The press materials for Lifetime's Drop Dead Diva contained glowing testimonials from women's groups, providing another reminder that such advocates needn't be overly concerned with originality. Granted, there's much to be said for a program featuring a smart, plus-sized heroine in today's rail-thin TV world, but "Diva" undernourishes its premise amid a sea of legal-procedural banalities. Stage actress Brooke Elliott makes for an appealing lead - always a good place to start - but constructing a show around her without the contrived "Here Comes Ms. Jordan" template might have been a more fruitful approach.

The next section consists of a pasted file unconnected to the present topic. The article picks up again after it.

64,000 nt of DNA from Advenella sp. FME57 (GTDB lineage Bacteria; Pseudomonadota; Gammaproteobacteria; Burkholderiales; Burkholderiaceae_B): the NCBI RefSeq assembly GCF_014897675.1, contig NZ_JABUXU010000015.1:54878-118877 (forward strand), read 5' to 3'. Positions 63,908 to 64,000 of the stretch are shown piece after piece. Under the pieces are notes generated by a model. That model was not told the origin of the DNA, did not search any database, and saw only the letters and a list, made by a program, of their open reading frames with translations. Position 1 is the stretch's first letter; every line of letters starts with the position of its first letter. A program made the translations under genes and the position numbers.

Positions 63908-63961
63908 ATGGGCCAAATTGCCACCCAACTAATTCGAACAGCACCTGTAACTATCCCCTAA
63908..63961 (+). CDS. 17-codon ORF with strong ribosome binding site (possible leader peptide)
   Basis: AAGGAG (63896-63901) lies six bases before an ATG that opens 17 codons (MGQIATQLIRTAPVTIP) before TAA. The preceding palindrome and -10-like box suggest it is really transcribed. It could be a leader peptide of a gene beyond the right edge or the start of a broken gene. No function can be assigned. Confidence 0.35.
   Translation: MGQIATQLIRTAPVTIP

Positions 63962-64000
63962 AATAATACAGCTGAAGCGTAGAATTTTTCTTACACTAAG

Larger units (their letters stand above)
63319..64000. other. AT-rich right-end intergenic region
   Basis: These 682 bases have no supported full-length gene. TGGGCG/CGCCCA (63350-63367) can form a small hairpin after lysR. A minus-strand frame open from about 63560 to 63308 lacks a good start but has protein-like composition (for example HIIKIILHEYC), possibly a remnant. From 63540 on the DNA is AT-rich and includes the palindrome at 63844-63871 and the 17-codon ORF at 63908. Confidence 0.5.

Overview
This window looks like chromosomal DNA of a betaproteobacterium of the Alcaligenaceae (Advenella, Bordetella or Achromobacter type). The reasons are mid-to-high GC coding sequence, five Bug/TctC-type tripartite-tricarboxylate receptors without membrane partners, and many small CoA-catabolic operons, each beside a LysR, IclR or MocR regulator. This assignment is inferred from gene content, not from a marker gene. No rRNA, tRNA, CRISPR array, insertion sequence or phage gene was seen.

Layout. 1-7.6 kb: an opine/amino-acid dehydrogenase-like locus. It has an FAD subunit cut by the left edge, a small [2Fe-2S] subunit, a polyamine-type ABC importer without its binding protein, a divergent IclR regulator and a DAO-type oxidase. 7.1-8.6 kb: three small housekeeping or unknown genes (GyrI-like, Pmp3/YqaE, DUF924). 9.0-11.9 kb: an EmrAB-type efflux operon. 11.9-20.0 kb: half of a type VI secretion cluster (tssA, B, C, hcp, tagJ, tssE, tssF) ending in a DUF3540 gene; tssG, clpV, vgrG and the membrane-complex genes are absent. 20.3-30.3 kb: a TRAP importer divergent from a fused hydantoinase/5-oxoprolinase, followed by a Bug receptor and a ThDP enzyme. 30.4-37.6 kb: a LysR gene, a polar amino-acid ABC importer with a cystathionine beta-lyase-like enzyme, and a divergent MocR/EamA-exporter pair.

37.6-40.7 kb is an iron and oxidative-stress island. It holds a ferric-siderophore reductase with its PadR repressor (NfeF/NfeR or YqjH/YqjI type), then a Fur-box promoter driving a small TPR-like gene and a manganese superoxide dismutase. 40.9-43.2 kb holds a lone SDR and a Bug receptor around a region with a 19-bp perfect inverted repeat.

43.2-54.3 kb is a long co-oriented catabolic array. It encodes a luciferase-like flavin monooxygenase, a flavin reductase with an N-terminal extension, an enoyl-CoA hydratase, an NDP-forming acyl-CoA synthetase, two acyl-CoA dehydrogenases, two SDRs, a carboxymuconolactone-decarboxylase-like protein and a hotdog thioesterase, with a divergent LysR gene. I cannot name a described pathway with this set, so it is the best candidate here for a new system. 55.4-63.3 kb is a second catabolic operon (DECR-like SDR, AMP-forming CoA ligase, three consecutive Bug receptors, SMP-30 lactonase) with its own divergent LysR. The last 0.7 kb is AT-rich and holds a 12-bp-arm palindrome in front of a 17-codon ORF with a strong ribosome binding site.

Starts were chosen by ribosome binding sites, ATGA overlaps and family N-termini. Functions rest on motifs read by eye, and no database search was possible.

"Diva" begins with a simple premise: trapping an image-obsessed model inside an overweight woman's body. It's just that in the pilot, anyway, the epiphanies come a little too easily, and the legal triumphs predicated on knowledge of posing are a little too "Legally Blonde."
The introductory hour establishes Jane Bingum (Elliott) as a bright, up-and-coming attorney and Deb (Brooke D'Orsay) as the aforementioned model, who aspires to nothing more than a gig waving at furniture on "The Price Is Right." Both die well before their time - the latter a victim of her own shallowness, applying makeup while driving - before Deb causes a mix-up at heaven's gates that propels her soul back to Earth and into Jane's body.
Read the rest: Variety